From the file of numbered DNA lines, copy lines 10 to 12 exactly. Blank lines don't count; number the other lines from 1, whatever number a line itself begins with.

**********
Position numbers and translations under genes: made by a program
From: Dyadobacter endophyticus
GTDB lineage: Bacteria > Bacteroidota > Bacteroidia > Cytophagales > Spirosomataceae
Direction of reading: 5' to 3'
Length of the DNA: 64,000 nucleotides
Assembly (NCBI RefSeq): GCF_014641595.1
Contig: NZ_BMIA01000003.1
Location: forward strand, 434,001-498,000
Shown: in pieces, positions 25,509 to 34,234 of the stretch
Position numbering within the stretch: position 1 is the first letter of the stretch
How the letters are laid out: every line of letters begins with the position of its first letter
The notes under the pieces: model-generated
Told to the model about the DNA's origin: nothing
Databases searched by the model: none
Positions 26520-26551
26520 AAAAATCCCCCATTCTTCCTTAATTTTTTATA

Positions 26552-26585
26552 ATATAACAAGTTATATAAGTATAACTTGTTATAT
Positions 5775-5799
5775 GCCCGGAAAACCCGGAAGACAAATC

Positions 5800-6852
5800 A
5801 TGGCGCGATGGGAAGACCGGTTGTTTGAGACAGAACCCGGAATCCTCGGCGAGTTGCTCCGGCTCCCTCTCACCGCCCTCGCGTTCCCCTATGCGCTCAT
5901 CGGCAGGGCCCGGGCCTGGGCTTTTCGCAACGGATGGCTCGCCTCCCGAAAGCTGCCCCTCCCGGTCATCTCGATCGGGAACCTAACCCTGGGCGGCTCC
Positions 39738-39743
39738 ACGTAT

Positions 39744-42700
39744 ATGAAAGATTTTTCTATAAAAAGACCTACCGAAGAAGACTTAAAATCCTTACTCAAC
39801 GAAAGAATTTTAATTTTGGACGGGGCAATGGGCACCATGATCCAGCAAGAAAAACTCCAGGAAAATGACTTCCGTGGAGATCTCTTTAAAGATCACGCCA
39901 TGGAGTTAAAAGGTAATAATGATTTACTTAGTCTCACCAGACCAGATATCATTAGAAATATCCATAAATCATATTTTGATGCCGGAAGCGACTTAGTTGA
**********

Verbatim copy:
Position numbering within the stretch: position 1 is the first letter of the stretch
How the letters are laid out: every line of letters begins with the position of its first letter
The notes under the pieces: model-generated